Op-Ed: Innovation is the solution for our skilled labor crisis in Texas

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Op-Ed: Innovation is the solution for our skilled labor crisis in Texas

Op-Ed originally published in the Dallas Morning News, September 13, 2022

Today, employers statewide struggle to find qualified skilled workers. According to the Bureau of Labor Statistics, Texas reported over 988,000 job openings in June 2022. These gaps are particularly acute among middle-skill jobs in construction and manufacturing, in roles as diverse as electricians to aircraft production technicians. This challenge worsens as our workforce ages, with up to five skilled workers exiting for each new person entering via traditional channels.

Student debt forgiveness may temporarily relieve borrowers, but as a policy solution it fails to address an underlying problem: Higher education is not sufficiently training students for valuable careers despite its rising costs. According to a 2021 College Board study, public four year colleges have increased prices by more than 2.5 times since 1991, even after accounting for inflation. Colleges operating under Title IV regulations rely heavily on federal aid to offset mounting expenses, limiting their flexibility to innovate with shorter, non-degree programs and workforce development accelerators falling outside of the scope of traditional accreditation. 

So despite continuous growth in spending, higher education institutions fail to provide fast, employer-centered solutions to ready our workforce. Who can blame them? Employers are not their core customer.

With major investments in the U.S. supply chain underway across critical industries like advanced manufacturing, semiconductors, biotechnology, and electric vehicles, the scale of this challenge mounts higher each day. To address this shortage of nearly one million workers in Texas and ten million more across America, we must rapidly expand the supply of skilled talent. 

We need to attack the shortage of skilled workers on several fronts.

First, technology makes it possible to source from previously untapped candidate pools. These groups include underemployed immigrants, veterans, and recent graduates referred to by Harvard Business School’s Managing the Future of Work Project as “hidden workers”. More than 27 million of these people exist, united by a common desire to “unstick” their lives by moving from warehouse, retail, or gig jobs into more stable careers unlocking upward mobility. 

Second, software products can screen new candidates on the basis of their mindsets, dispositions, and behavior markers, assessing talent on its potential rather than existing degrees. By measuring aptitude and reliability, employers can narrow in on candidates who demonstrate a high propensity for success, once they are equipped with necessary credentials. 

Third, virtual training combined with in-person mentorship offers low-cost, user centered ways to upskill talent. These types of interventions ramp the quality and speed of apprenticeship programs, enabling employers to differentiate across cohorts of individual adult learners and make targeted investments to accelerate credentialing efforts.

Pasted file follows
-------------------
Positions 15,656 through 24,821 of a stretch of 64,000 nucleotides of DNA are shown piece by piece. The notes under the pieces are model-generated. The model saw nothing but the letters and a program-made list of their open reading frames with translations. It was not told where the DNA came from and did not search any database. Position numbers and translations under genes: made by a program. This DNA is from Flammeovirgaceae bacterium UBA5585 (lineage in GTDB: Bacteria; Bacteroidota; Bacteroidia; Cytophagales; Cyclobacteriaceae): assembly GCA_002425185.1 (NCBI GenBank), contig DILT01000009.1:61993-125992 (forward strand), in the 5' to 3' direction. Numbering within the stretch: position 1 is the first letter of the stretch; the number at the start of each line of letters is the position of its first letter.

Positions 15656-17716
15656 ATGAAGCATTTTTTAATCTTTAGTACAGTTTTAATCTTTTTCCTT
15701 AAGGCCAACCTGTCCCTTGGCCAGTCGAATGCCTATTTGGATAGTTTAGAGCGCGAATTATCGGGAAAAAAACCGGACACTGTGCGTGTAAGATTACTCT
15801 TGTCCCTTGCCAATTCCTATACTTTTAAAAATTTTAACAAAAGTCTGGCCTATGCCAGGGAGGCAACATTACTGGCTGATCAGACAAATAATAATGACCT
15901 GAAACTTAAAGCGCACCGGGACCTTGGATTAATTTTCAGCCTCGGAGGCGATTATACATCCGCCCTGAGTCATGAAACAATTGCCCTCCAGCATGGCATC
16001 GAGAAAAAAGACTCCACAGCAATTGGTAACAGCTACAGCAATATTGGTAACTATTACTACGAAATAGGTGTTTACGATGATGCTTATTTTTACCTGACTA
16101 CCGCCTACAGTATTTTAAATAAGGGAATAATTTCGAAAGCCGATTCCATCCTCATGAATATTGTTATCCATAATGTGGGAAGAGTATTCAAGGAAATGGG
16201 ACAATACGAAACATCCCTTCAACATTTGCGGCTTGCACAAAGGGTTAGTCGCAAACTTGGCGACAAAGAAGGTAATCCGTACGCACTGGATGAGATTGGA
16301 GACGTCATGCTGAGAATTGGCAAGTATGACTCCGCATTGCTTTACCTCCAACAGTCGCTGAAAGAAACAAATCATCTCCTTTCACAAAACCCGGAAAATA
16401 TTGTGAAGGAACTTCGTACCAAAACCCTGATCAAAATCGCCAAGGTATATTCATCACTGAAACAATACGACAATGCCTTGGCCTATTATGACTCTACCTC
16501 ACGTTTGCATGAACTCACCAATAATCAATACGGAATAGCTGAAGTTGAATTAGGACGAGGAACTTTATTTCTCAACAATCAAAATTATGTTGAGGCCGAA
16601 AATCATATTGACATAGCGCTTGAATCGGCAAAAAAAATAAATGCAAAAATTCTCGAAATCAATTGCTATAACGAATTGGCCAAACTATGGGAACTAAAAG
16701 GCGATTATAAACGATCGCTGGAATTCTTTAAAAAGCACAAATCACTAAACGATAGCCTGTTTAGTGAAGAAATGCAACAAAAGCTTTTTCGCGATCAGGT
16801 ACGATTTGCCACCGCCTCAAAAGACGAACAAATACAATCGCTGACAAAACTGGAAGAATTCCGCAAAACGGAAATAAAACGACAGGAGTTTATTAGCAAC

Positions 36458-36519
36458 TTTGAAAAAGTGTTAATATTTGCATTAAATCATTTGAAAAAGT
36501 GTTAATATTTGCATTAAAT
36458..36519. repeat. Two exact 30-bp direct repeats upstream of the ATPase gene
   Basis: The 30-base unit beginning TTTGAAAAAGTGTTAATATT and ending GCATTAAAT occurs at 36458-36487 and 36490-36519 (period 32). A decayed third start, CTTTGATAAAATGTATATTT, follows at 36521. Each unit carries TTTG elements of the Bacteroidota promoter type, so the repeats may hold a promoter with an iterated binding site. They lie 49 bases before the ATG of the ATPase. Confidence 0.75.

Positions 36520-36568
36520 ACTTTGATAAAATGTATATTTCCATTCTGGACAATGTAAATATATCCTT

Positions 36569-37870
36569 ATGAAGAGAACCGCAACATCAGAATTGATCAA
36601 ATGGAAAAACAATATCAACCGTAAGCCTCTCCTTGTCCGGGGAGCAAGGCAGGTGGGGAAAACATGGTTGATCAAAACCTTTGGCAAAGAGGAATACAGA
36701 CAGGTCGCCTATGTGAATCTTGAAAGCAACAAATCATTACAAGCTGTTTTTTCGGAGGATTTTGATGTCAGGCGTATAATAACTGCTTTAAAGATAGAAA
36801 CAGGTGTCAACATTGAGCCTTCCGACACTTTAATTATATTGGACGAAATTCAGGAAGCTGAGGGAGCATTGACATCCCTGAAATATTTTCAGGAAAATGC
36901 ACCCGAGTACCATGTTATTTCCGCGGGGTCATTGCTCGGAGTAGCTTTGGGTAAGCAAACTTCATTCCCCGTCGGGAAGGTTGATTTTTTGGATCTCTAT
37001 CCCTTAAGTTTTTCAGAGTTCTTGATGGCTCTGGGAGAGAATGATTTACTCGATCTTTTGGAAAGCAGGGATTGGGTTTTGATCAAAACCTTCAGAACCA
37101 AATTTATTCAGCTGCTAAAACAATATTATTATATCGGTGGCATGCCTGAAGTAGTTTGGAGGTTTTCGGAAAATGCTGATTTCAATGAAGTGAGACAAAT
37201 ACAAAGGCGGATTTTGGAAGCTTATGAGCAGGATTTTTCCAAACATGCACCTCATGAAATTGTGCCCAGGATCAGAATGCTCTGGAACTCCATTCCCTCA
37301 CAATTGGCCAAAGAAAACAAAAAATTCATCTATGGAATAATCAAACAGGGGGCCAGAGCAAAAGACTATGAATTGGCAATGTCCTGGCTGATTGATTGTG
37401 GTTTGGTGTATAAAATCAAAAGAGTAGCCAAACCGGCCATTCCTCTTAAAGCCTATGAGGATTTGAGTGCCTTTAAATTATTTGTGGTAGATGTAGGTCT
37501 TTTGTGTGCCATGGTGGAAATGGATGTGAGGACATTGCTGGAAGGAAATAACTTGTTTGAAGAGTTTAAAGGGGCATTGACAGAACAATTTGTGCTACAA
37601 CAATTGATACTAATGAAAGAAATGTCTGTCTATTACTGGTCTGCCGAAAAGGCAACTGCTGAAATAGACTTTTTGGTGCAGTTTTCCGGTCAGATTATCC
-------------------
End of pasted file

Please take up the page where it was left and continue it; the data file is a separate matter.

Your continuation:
This isn’t just good for individuals, it makes good business sense for employers, too. With staffing agencies charging 40-50% premiums for temporary labor in an inflationary environment, a $10,000 investment to upskill a high potential entry-level skilled worker for a full-time, $25/hr opportunity can break even in as little as 3-6 months. Productive talent pays for itself in no time.

Finally – and perhaps most importantly – we must celebrate those who enter skilled professions. These builders are at the heart of American dynamism, as they are responsible for advancing next generation economic capabilities for our nation. We should revere their examples.

Darren Green, a former U.S. Marine Corps Scout Sniper and special operator, is one such candidate to cheer. After an honorable discharge, Darren wrestled with a lost sense of mission in his transition to civilian life. Desiring a career working with his hands, he enrolled in a rapid upskilling bootcamp to become a heating, ventilation, and air conditioning (HVAC) technician, earning his entry-level credential and federal safety certification in 8 weeks of intense training.

Today, Darren is employed by a fast-growing commercial HVAC operator in North Texas, finding a broader sense of meaning for the first time since returning from deployment. When someone’s air conditioning system fails, he sees an opportunity to diagnose and solve real problems in the service of his customer. Great dignity exists in his work and its impact on society.

We are in a critical moment across Texas and around the United States, and new approaches are needed to reskill our workforce to meet employers’ needs.

Jobs of the future offer high purpose and high pay. It’s time for us to go build those opportunities for our fellow Americans. 

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